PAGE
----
The earliest houses in the urban development of Toruń were wooden or half-timbered. The first brick gothic tenements began to rise in the Old Town of Toruń from the second half of the 13th century, and already in the 14th century the brick buildings were widespread. With the increase in the wealth of the merchant town, the development of trade and transport in Toruń, began to also build a granaries. Already in the thirteenth and fourteenth centuries, there were about thirty of them in the Old Town, and in the seventeenth century, during the peak of the grain trade, there were more than a hundred of them. It was then that Toruń was one of the largest centers of grain trade in Kingdom of Poland. Most of them were located in the southern part of the Old Town, where the goods were transported from ships.
In the following centuries, medieval granaries and houses were transformed, which included the change of the function of higher storeys into storehouses, the change of façade decorations, or new furnishings and arrangement of rooms. The eighteenth and nineteenth centuries brought the greatest annihilation of the Toruń gothic houses. The siege of Toruń by the Swedish Swedish army in 1703 and the Napoleonic wars caused devastation and the collapse of urban development. Throughout the nineteenth century, there was a devastating process of rebuilding many old buildings or building new houses in their place, which was stoppped only in the 20th century after the conservation of monuments has been initiated.
Among the Toruń gothic houses there are two types: a merchant house and usually larger, and a much more modest and narrower craftsman’s house. Medieval houses connected the functions of a house and a granary. Storage rooms were on the upper floors of the buildings, which was a characteristic feature of the buildings of the North European type. A typical element of Toruń’s medieval townhouses was also the so-called high hall. It was in the front of the ground floor and reached two storeys. As the largest room in the whole building, it had a fireplace, where meals were prepared, served as a place for hand-making and handicrafts. In the fifteenth century, overhanging galleries and chambers were built in high halls. Rooms on the ground floor of the back bay performed representative functions, decent and distinguished guests were greeting there. In the floors of such rooms, there were furnace outlets of the hypocaustum type, located in basements. These rooms were warmed, additionally richly decorated with wall and ceiling paintings. Similar functions held rooms on the first floor in the rear.
In the interior walls of many medieval tenements were different types of niches. Some had ornamental forms, others smaller ones were used as hinged lockers with wooden doors, in others were placed lighting or very often washbasins with drainage out were placed. Basins with water were hung on the metal hooks.
The cellars of medieval tenement houses were lower than the current level of streets, they were basements whose level was only about half a meter lower than the street level. Many of the cellars were inhabited, but they served mainly as cool warehouses, beer halls or wineries.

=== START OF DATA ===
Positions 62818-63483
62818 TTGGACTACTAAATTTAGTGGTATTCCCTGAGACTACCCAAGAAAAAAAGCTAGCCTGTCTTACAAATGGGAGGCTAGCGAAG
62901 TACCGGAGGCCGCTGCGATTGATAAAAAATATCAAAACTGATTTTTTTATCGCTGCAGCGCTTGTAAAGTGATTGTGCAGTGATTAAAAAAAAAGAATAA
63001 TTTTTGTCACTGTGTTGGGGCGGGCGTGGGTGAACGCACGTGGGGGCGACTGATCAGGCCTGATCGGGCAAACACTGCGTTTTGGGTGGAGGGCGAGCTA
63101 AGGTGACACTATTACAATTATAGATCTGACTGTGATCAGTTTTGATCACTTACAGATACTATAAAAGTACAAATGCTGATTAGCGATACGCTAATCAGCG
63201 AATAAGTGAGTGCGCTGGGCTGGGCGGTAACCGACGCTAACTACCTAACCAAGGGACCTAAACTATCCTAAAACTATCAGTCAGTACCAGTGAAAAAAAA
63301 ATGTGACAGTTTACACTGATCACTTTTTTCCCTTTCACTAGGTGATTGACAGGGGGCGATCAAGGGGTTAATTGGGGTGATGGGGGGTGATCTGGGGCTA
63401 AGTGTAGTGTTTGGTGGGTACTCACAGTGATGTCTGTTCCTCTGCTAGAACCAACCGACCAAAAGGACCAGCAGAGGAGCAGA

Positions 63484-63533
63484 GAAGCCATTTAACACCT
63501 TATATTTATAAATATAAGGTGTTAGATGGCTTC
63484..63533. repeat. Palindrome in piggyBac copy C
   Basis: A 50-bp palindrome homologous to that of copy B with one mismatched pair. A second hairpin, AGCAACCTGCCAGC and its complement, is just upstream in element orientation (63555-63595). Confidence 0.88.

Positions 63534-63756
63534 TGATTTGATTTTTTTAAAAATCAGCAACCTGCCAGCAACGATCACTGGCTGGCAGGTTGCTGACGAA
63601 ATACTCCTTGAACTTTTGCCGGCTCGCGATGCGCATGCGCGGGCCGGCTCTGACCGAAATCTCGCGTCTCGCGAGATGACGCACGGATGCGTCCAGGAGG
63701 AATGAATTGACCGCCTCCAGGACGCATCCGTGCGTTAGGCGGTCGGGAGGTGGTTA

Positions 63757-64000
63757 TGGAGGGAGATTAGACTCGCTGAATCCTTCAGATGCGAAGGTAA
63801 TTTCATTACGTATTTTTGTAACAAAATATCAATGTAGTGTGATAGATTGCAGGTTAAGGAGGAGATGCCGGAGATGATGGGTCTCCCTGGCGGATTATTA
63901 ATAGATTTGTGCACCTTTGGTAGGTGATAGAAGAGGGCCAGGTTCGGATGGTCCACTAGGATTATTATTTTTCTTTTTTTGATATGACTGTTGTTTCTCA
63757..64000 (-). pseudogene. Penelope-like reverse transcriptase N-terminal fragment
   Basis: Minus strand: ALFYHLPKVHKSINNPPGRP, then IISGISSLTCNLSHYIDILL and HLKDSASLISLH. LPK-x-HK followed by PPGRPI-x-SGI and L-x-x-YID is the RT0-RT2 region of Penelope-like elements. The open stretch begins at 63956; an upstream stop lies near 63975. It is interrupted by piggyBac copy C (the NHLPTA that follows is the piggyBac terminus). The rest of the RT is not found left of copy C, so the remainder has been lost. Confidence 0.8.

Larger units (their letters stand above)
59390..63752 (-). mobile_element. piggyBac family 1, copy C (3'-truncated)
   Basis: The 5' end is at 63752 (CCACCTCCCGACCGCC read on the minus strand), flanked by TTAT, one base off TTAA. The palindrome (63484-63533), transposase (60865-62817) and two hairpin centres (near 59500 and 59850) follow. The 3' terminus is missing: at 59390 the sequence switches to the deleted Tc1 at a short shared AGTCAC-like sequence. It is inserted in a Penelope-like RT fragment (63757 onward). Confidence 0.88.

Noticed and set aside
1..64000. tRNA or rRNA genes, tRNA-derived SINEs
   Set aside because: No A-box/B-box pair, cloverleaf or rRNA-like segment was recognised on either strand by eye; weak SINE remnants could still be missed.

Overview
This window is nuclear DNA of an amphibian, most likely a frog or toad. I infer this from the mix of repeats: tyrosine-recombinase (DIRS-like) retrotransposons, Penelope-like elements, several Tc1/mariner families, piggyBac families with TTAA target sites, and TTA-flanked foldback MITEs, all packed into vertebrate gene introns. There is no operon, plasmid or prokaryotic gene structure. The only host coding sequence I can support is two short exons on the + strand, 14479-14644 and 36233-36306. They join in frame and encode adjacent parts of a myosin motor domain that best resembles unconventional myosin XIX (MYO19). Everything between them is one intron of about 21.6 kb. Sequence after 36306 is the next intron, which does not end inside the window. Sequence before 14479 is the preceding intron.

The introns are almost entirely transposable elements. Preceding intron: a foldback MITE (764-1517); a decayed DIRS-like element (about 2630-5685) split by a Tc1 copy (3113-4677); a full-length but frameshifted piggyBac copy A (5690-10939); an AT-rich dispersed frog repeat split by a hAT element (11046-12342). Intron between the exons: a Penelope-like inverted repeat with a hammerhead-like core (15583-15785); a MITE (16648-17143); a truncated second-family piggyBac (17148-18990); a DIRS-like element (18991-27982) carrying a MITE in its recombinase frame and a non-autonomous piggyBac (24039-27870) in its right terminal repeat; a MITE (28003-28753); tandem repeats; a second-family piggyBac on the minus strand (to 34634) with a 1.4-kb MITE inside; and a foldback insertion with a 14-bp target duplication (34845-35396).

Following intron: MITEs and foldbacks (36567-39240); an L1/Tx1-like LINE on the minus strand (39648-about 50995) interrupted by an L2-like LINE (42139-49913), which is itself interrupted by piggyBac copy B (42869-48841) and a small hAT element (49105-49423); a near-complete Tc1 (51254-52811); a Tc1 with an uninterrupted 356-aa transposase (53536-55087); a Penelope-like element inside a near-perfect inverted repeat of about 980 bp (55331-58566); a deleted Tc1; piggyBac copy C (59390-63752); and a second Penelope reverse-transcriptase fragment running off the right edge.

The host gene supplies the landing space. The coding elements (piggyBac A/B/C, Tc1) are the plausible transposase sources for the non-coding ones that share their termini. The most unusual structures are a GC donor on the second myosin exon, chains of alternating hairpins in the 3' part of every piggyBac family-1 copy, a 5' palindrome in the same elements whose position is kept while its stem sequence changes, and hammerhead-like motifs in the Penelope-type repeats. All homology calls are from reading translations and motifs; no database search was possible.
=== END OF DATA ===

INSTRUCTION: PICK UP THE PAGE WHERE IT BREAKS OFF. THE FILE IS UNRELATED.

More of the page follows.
The fronts of the tenement houses were basement necks and stoops, or one-storey terraces preceding the entrance of the building. The facades of Toruń’s gothic houses had gables in the stepped form. Blossoms, mostly decorative, varied with profiled niches, pinnacles, blendes, filled with ornamental paint in typical gothic motifs, tracery, etc. The colors usually oscillated around red, white, black and glazed bricks, green or red.
In Toruń’s gothic houses, there were also wells for drawing water, found in the cellars of the houses. They were originally built in the courtyards, but during the subsequent medieval transformations of the tenement or the construction of a new one, they were incorporated into the houses.
New Town of Toruń owing to its craftsmanship has a much smaller number of granaries. Also, the medieval tenement houses of the New Town, compared to the Old Town, were much more modest and represented the type of small craft house, usually one storey, narrow and with gables.
In Toruń has been preserved most of the medieval patrician houses and granaries in the territory of the Hanseatic League. Despite numerous damages and destructive transformations in the nineteenth century, many original and distinctive elements of the interior, ornaments and details, especially the gothic façades of buildings, have survived. At present about 300 townhouses have a readable medieval layout and more or less visible elements of gothic architecture. Many of the former granaries have survived to our times.
The best preserved buildings include: the tenement house at Holy Spirit 12 street, Copernicus 15 and 38 street, Łazienna 16 and 22, Mostowa 6, Piekary 4 and 9, Rabiańska 8 and 22A, Rynek Staromiejski 9, 17 and 20, Szczytna 2-4, Szeroka 38, Wielkie Garbary 7, Virgin Mary 2, Franciszkańska 12, Żeglarska 5, 7, 9, 10 and 13 streets and the house at Królowa Jadwiga 9 street, which despite the rebuilt façade has numerous gothic polychromes inside. Townhouse at Copernicus street is also famous for being the birthplace of Nicolaus Copernicus astronomer. Today it houses a museum devoted to him. One of the oldest granaries is the gothic building at Podmurna 1 street, in addition, the granary can be seen at Rabiańska 19 and 21, Łazienna 3, and at Franciszkańska 4 and 6 street. At Podmurna 4/6 there is a gothic St. George’s Court, built on the old town zwinger, near the fortified tower.
Nawrocki Z, Historyczne kamienice w Toruniu. Gotyk, Toruń 2016.
Website turystyka.torun.pl, Toruńskie kamienice gotyckie.